AT&T Byron Nelson

Jordan Spieth says he contracted COVID-19, has fully recovered


Kevin C. Cox

Jordan Spieth told reporters Tuesday that he contracted COVID-19 shortly after the Masters but has since made a full recovery.

Speaking ahead of the AT&T Byron Nelson, which will mark Spieth’s first start since his T-3 at the Masters and his last appearance before next week’s PGA Championship at Kiawah, Spieth said he began to feel symptoms in late April—though he did not lose his sense of taste or smell—and that three separate tests returned a positive result.

“Not really sure when I got it, to be honest, because nobody I was around ever got it,” the 27-year-old said.

“It was bad for a day and a half and then it was just kind of annoying for the next five days. Kind of lost energy and sinus stuff. And then after that I started to get full strength back, and I would say the last week to week and a half now I’ve been acting as if it never happened. I’ve just gone about my days, feeling full energy and being able to hit full workouts and practice sessions and all that kind of stuff.”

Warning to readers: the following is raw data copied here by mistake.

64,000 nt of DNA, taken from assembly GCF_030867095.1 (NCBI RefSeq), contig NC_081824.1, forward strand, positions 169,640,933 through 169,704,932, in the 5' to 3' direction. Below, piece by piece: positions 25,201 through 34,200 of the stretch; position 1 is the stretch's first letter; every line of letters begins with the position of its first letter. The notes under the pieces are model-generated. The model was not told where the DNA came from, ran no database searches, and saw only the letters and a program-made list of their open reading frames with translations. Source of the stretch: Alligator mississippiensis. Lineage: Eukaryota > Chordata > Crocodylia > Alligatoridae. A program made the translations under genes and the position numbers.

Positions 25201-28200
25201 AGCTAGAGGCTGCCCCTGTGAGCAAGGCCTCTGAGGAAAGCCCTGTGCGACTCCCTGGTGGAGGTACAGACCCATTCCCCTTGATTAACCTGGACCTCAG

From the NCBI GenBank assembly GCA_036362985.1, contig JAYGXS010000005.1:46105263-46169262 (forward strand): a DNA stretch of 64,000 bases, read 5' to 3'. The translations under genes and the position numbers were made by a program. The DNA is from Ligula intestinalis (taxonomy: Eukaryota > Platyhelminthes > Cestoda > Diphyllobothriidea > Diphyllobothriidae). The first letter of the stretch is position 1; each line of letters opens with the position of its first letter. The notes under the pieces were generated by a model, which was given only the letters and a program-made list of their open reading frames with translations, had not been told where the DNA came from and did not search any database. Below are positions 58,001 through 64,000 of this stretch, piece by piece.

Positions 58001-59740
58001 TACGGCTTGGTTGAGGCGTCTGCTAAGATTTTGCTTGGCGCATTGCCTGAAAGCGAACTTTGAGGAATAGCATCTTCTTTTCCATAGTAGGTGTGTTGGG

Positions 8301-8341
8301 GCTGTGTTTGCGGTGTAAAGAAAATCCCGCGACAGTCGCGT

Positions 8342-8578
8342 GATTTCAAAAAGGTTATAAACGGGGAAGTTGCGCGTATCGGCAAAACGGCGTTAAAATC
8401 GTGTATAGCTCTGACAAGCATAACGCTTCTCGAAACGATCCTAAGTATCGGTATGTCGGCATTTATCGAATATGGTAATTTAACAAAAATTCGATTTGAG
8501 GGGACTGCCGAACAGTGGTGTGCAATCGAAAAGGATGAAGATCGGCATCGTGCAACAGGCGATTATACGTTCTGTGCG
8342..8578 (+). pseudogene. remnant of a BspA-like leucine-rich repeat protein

Spieth said he quarantined in his Texas home away from his wife, Annie, and that she nor anyone else in his household contracted the virus. The virus did, however, keep him from playing in the Valspar Championship.

“I like the golf course there, so I was really bummed. It was tough watching it knowing that I had been playing well and I would go to a course that I like a lot, but that’s unfortunately part of the world we live in right now. I don’t think I would have been 100 percent last week [for the Wells Fargo Championship], so decided to wait until this week.”

Spieth, of course, won for the first time in nearly four years at last month’s Valero Texas Open, then contended at the Masters the following week. He has six top-10 finishes in eight starts in 2021 and will once again have a chance to complete the career Grand Slam next week at Kiawah.

“Every year I go into that tournament—it’s like it’s the one that if I could pick one more to win, I would pick that one,” he said. “But it doesn’t really … while I’m playing the tournament, it hasn’t really hit me and added any pressure or anything like that. It just kind of excites me a little bit more going into it.”

The AT&T Byron Nelson counts as a home game for Spieth, who grew up in the Dallas area and still lives there. He made his first career PGA Tour start as a 16-year-old high school amateur in the event in 2010, finishing T-16, his best finish in the tournament in nine career starts.